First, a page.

World News

South Korea military defends response to attack

YEONPYEONG, South Korea, Nov 25 (Reuters) - A senior South Korean marine on Thursday said the 13 minutes it took to strike back after a North Korean artillery attack was no easy feat, defending the military’s action against criticism the response was too slow.

Two days after North Korea fired a barrage of artillery shells at the island of Yeonpyeong, killing two civilians and two soldiers and destroying dozens of houses, members of President Lee Myung-bak’s own party and opposition lawmakers accused the military of acting too late.

“The soldiers did not desert and in the midst of a rain of fire, they pinpointed the target and started firing which has never occurred in the past before,” Marine Colonel Joo Jong-hwa said. “They did very well.”

North Korea says it was retaliating to live fire from South Korea into its waters after warning the South by phone not to go ahead with a drill.

"North Korea argues that we fired at them first, but this is the direction that we fired," he said standing on the northern tip of the normally idyllic island of fishermen, pointing southwest, away from North Korea. A Marine company operates an anti-aircraft cannon atop a hill about 15 km (nine miles) from the North's artillery base that lobbed more than 170 shells at the island on Tuesday. North Korea has disputed the maritime border that runs just 1.5 km from the cannon bunker, and often challenged the so-called Northern Limit Line in the past 12 years, at times clashing in gunfights that have left scores of sailors dead.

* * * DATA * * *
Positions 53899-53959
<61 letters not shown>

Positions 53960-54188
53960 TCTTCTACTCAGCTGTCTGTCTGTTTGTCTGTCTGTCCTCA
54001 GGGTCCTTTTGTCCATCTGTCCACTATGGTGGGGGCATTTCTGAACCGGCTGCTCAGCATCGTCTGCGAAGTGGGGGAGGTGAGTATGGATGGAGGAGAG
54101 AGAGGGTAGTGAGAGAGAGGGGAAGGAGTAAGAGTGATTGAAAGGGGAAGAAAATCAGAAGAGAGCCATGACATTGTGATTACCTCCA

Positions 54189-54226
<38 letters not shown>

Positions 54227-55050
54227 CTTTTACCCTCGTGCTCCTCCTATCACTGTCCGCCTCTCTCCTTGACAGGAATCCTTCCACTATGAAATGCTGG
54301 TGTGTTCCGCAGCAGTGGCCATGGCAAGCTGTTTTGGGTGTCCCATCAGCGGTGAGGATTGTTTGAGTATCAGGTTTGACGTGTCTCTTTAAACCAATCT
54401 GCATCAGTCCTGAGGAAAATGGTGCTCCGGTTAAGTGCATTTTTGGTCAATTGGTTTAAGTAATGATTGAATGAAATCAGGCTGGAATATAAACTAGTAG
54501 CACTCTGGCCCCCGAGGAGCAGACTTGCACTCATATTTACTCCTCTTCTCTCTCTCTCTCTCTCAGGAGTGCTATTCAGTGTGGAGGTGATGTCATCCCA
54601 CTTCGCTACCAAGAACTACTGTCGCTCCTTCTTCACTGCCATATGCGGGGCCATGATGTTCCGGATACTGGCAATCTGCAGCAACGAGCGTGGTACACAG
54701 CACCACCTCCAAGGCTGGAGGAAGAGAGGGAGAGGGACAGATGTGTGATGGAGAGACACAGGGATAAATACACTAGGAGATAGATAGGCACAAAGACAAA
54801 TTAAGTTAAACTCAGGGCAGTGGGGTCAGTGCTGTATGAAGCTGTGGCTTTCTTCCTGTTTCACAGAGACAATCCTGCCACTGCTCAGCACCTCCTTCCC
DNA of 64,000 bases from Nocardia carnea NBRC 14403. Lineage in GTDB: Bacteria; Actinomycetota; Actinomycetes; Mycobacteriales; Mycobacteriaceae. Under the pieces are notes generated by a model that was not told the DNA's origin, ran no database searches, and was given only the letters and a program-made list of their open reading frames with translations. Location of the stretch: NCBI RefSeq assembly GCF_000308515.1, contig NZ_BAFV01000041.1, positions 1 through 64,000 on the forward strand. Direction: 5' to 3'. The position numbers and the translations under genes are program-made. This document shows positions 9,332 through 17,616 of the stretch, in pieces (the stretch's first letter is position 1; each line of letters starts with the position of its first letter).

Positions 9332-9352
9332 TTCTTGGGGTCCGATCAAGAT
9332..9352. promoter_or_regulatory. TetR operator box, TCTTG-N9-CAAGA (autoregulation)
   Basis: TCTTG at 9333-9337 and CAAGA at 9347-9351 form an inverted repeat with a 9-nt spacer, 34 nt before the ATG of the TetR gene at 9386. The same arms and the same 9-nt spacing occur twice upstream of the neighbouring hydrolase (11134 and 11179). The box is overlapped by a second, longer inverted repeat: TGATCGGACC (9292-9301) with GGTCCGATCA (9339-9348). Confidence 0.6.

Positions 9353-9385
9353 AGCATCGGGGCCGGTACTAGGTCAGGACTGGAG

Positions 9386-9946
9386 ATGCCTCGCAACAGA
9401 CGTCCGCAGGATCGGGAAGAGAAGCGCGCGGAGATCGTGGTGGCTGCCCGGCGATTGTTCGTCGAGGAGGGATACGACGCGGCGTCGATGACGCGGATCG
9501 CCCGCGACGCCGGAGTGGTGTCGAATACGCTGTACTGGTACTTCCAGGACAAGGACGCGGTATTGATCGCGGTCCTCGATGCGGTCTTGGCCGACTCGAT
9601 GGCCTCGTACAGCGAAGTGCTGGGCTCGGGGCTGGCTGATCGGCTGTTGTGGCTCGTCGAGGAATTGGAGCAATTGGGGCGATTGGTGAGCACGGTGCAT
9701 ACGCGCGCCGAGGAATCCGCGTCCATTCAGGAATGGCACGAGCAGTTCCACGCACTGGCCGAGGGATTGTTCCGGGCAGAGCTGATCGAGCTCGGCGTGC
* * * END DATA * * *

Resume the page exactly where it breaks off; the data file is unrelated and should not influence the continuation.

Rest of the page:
Joo said there were fewer North Korean fishing boats in the waters since the artillery fight. “We believe that North Korea has still not eased its firing readiness.”

South Korea said on Thursday it would increase troops on islands near North Korea with Pyongyang warning it would follow its bombardment with more attacks if its neighbor tried any “provocations”.


Hundreds of terrified residents of Yeonpyeong fled to the mainland on Wednesday after the heaviest attack on the Korean peninsula since the end of the Korean War in 1953, many saying they would never return.

Park Sun-bi has not joined the exodus from the island of the past two days, but she feels it is time to leave.

“I’m just going to pack some things I need. Why stay here? There’s nobody here now. They’re all gone,” she said in her unlit and unheated home. “I wonder if I will ever return.”

Stray dogs walked the alley where her house was among a few that escaped the artillery bombing. Those less fortunate had their homes leveled or burned to the ground.

Yeonpyeong, a small island 120 km (75 miles) west of Seoul, was home to about 1,600 civilians and 1,000 soldiers. It lies in Yellow Sea waters claimed by the North but occupied by the South since the end of the war.

The United States and South Korea are to hold joint military exercises in the Yellow Sea from this weekend, with the aircraft carrier USS George Washington taking part. (Editing by Nick Macfie and Ron Popeski)